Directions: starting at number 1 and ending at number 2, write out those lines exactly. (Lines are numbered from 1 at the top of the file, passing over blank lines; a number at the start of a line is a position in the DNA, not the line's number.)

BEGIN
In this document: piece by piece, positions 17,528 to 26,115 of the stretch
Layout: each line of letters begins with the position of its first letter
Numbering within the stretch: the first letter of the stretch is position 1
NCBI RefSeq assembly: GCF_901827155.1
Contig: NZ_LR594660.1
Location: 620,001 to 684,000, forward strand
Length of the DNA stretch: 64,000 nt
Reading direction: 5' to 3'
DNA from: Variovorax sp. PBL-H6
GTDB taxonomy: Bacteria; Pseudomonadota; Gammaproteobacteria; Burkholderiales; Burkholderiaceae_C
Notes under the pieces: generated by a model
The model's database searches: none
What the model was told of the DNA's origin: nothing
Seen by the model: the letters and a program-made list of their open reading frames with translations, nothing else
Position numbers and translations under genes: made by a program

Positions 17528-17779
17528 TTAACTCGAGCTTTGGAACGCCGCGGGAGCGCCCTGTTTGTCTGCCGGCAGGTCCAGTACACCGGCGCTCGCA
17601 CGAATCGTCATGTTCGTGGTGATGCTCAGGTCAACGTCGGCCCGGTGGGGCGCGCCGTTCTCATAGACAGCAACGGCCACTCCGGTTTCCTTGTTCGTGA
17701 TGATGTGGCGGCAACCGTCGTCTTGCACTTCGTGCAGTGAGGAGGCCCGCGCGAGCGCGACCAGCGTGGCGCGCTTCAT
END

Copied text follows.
In this document: piece by piece, positions 17,528 to 26,115 of the stretch
Layout: each line of letters begins with the position of its first letter